Orange County Sheriff Jerry Demings said this week that hazing was involved, but added that authorities were trying to determine an official cause of death.

Word spread rapidly through student and alumni networks at historically black college and universities, where marching bands are among the most prestigious institutions.

“It’s one of those things, when the bad news hits one, all of the schools feel it. Of course, it magnifies everything about the black schools,” said Maxwell, who attended Wiley College and Bethune-Cookman University. “We all cringe when it happens to one.”

Patrick, the Marching 100 alum, said he was devastated by the news.

“It’s incredibly tragic. It’s a huge loss, and it’s felt by all alumni of FAMU, not just people who were in the band,” he said. “The band is the most beloved institution associated with the school, period.”

Walker, who runs the website dedicated to black college marching bands, said she was worried programs at other schools could be affected by the hazing allegations.

“It just puts a big black eye over all black college bands. I think maybe presidents will be holding band staff more accountable for what goes on. I think that this will impact recruiting. … It also might impact the amount of money and budget that are set aside for these programs,” she said. “It’s at the highest profile school, so I think it will make everybody look and see what their programs are doing.”

Misael Garzon, 23, said he was shocked when he heard the news about a program many view as “immortal.”

“I was just obviously praying for the family, praying for the (Marching) 100, even though we’re rivals,” said Garzon, who played saxophone in South Carolina State University’s band. “Hazing is an issue that has to be stopped in many areas of college. But still, I had friends who marched for the (Marching) 100. It’s just that family bond. It saddens me to see a great program have to go through this.”

‘It becomes a passion inside you’

Walker described the hazing allegations at FAMU as an “anomaly” among bands at black colleges.

“There are thousands of students that go through these programs that have a very pleasurable experience,” said Walker, whose parents met while playing in the band at North Carolina A&T. “I remember seeing bands (when I was) 5 years old, growing up and saying, ‘I can’t wait until I get to march in a band like that.’ … You see it, and then it makes you want to be a musician, to be a part of something bigger than yourself, part of something good.”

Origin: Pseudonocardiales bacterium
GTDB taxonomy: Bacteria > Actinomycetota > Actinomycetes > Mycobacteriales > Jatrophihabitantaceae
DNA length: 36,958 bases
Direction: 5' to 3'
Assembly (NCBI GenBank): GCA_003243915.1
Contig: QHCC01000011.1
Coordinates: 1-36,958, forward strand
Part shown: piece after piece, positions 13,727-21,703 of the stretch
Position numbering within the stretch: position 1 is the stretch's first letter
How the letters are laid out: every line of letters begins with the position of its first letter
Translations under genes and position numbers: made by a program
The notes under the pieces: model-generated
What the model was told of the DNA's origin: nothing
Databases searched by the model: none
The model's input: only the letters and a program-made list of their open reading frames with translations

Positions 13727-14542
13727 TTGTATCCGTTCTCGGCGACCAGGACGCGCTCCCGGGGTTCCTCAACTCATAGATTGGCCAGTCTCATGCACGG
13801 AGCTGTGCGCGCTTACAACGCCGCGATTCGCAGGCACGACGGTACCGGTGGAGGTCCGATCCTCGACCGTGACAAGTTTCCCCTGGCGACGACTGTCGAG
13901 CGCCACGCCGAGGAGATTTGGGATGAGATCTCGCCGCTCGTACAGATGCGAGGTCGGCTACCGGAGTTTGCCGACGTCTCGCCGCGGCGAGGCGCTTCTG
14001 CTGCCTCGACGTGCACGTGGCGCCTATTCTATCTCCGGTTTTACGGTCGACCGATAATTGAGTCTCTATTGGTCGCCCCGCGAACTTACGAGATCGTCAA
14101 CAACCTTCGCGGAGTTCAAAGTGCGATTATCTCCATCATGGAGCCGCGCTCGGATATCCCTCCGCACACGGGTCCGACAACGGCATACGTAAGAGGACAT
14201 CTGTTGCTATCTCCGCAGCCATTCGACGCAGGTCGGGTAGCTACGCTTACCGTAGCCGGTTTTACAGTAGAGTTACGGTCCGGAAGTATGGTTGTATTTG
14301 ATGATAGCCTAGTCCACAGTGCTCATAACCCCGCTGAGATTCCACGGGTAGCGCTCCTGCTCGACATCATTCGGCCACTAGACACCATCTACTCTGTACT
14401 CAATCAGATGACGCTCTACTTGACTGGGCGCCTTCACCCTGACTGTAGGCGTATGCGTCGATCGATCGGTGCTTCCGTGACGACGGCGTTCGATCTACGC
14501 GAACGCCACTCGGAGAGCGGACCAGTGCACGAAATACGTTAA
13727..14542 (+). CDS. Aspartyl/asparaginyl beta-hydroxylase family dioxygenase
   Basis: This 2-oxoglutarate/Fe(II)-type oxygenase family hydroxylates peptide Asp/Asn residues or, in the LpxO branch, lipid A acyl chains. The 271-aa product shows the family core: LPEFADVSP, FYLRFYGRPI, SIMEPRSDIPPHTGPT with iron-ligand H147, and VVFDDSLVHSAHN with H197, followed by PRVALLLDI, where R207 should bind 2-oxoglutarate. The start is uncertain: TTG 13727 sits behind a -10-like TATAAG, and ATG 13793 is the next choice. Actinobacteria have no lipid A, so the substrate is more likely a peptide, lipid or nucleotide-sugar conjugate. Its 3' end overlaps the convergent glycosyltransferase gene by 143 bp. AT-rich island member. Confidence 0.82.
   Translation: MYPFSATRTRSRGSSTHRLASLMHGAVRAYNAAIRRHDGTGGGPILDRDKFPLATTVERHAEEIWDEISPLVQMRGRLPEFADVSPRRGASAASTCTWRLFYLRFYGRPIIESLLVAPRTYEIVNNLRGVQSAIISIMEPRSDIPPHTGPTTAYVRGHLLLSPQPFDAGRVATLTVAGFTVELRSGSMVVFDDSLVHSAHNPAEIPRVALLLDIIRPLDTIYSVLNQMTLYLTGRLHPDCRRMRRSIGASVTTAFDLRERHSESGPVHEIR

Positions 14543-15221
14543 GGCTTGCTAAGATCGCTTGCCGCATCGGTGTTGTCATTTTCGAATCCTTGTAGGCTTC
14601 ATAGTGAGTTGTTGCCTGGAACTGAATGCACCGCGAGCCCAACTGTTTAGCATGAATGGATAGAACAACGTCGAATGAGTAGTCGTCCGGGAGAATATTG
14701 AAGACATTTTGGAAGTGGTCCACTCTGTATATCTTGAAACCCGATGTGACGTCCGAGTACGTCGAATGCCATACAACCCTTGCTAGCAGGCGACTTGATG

Garzon said the power and intensity of the bands from FAMU and Bethune-Cookman mesmerized him when he watched them square off at the Florida Classic in Orlando.

“You fall in love with it and you grow with it,” he said. “It becomes a passion inside you.”

Benny Hernandez, 27, said he was “head over heels” when he first heard Bethune-Cookman’s band play in 2001. He played oboe and piccolo at the university – an experience he said gave him a work ethic and discipline that helped him do well in school and establish a successful career.

“I consider it the best decision I’ve made in my life,” he said.

But parents of students considering joining bands at historically black colleges and universities may be hesitant in light of the allegations at FAMU, he said.

Parents should take the time to talk with band directors about their concerns, Hernandez said, rather than steering their children away from organizations that could help them achieve success.

But Maxwell said universities must do more to respond to hazing problems.

“If I were a parent right now of a kid who wanted to go to school for the purpose of being in one of those bands, I would think twice,” Maxwell said.

Anyone connected with hazing at FAMU must be held accountable and face punishment, he said.

“Some good may come out of it,” he said. “It may teach other schools to stop it.”